June 1, 2004
Beginning of the Road
By Dane Sorensen
Memorial weekend is the kickoff for the Ely tourist season. The resorts re-open their doors. The stores have freshly restocked their shelves. Summer employees are looking forward to their first pay checks. This 2004 year looks like the start of a very good season. Not just because our old friend, the army worm, is now thankfully an endangered species, but because Ely shows new signs of growth.
Like any other town or city, Ely experiences business cycles of prosperity and recession. There are times of stagnation and times of growth. We are no smarter, nor less resourceful in creating wealth or avoiding downturns.
I would have to say my perception is that the 2003 business year was not one of Ely's better years. The lingering affect of the 9/11 recession cast a long shadow into Ely's main street.
What amazes me is the new form growth takes. As a self-employed person who has had a business of one form or another since 1979, I pride myself at being able to spot an opportunity for profit. Profit pays the bills, sends the kids to college, and puts food on the table. I don't claim to have the magic touch of a Bill Gates or Donald Trump, but I manage to slowly get ahead. Despite an eye for spotting a good business opportunity, I am amazed at some of the new directions our Ely economy is taking.
In the last year we have seen some unique business concepts take off. I never would have imagined a Home Theater business in Ely. Yet we have one and it has spruced up a large building on Sheridan.
In the last week another bright spot has opened called the Ely Surf Shop. Being 1500 miles from the nearest ocean one would think a shop entitled with that name would be lucky to see one person enter it on their first day of business. Instead, I saw it was packed the entire day all the way to closing time.
That same week another new business called Ely Hemp Mercantile opened up to promote things made out of hemp, including clothes that look like they could have come from JC Penny's.
Even Chapman Street has a new store coming that will offer us closet epicureans a chance to buy fine cheeses and other goodies without having to fly to London. If the Mayor ever succeeds in clearing out that monumental eyesore which once was a theater, perhaps Chapman will see as many signs of growth as Sheridan has. The sham restoration of that building needs to be exposed. Little has been done in over 5 years under the current owner. It is merely a cheap and sorry living space for the owner. Like the old Tanner hospital building it seems only fools and dreamers are attracted to it, and dreamers don't accomplish much in the real world. I wish our Mayor well in seeking to get that ugly eyesore hauled away.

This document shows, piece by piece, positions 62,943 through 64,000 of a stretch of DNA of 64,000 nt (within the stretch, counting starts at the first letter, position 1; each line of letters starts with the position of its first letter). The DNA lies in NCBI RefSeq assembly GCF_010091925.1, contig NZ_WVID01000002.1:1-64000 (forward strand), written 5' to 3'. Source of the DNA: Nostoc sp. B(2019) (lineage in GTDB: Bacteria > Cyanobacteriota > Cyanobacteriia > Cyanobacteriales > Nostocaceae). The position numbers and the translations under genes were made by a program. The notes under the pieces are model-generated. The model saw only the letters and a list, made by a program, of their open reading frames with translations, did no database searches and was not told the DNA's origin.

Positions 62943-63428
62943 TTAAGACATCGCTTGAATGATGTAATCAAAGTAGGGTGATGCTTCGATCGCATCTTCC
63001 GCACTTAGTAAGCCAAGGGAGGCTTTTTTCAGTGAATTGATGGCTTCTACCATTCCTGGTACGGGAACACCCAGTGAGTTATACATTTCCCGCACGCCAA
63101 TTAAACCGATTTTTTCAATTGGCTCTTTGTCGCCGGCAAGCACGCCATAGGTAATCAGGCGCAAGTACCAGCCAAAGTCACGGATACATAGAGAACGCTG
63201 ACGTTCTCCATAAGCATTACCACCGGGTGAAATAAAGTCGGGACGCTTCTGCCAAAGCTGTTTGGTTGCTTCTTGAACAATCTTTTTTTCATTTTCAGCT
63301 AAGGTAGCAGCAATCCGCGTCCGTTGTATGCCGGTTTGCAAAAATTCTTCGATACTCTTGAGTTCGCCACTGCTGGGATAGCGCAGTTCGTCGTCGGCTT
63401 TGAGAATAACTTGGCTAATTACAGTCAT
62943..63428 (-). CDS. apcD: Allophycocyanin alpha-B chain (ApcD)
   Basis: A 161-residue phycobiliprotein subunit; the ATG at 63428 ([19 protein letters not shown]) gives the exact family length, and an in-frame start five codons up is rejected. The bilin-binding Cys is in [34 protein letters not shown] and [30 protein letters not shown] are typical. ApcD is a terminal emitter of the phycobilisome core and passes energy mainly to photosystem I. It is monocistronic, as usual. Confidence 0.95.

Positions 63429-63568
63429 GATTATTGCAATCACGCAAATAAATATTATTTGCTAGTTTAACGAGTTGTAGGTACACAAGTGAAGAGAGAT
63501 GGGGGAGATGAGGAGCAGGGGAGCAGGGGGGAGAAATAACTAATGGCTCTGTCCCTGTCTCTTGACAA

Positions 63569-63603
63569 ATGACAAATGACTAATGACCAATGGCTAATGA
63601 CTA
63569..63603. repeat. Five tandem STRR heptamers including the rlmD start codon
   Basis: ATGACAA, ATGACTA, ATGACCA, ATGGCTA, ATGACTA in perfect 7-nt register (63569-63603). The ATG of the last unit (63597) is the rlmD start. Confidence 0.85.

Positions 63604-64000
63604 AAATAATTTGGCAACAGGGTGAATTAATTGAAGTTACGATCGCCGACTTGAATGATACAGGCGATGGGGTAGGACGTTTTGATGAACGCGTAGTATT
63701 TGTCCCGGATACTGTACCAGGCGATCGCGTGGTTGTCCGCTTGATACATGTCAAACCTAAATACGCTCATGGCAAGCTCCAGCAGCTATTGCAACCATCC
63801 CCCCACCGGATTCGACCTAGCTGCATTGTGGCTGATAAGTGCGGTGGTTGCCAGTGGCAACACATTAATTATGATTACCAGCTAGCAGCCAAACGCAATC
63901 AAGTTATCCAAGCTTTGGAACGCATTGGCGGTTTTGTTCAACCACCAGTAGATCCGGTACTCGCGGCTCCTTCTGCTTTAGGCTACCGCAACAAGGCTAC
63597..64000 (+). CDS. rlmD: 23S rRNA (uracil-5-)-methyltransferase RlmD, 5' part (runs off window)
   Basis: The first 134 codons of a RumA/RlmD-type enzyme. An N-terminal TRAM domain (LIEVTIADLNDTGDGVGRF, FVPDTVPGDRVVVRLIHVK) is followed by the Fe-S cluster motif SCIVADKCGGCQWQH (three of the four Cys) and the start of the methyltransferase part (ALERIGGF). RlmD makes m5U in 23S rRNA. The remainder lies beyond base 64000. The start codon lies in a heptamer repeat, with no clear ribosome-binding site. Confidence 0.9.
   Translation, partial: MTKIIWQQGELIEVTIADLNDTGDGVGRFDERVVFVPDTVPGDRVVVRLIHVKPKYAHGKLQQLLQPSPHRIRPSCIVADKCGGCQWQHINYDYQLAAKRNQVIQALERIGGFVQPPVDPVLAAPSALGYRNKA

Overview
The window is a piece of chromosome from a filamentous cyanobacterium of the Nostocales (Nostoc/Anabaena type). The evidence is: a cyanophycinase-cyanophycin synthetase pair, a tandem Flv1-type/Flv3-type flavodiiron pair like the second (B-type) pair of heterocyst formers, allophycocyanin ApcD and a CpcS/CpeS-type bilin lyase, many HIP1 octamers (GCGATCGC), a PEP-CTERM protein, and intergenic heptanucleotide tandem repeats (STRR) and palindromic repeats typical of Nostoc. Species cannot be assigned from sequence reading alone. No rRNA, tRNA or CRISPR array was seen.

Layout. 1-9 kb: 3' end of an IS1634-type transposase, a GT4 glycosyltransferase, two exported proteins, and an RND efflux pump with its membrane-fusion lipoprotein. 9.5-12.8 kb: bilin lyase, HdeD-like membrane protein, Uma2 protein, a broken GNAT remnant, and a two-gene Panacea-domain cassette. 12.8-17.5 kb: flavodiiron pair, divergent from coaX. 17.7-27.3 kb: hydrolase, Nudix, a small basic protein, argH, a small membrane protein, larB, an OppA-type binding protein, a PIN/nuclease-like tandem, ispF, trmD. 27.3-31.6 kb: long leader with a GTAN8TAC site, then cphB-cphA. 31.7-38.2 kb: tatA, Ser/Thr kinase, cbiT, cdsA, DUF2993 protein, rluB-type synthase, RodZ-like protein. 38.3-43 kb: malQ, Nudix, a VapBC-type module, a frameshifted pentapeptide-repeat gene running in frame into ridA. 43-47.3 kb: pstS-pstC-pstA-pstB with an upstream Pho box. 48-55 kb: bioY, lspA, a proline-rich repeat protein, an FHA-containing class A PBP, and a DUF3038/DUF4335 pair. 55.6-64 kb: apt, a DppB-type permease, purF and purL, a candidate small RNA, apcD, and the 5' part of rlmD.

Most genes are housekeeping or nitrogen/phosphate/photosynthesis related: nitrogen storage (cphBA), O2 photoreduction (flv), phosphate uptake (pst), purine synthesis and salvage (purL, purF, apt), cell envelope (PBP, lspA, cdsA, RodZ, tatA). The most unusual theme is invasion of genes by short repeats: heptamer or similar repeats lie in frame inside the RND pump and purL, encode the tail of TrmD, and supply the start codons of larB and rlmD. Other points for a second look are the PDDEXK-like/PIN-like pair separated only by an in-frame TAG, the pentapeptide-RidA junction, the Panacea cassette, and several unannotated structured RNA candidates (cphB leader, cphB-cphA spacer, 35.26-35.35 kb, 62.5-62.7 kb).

Another upcoming innovation is CSI's wireless Internet access that is slated for sometime this summer. Ely has been crying for affordable high speed Internet access. I always thought it a shame that the Ely cable system was not upgraded to offer the Internet when the last cable agreement was negotiated. That is how most of the Range is getting high speed access to the Internet. Now our only hope is with CSI in order for us to catch up to the rest of the Range. There are already a number of businesses profiting from the Internet in Ely. They are not as visible as the Ely Surf Shop, but they are bringing dollars to Ely just as successfully as other businesses on our busy main street.
There are still empty buildings on both Sheridan and Chapman. They are waiting for the next entrepreneur who has the vision and foresight to bring something new that will capture both our imaginations and our dollars. Free enterprise is still the fastest way to improve your living standard. You are not going to do it by working for someone else. As a long time swimmer in the free enterprise pool I can say, "Come on in, the water is fine!" There is always room for another good business idea.
These new businesses join the ranks of older Ely businesses that started earlier, but with the same goal in mind. For those with some historic perspective, just imagine how empty both Sheridan and Chapman would be if all the businesses that started in the last twenty years never opened their doors. Ely would be a ghost town. The fact that Ely is not shows the value of individually owned businesses.
If there is one thing that could make next year even better than this year, it would be seeing a few more courageous and imaginative individuals fill out the few remaining spaces in our business district with new and fresh enterprises.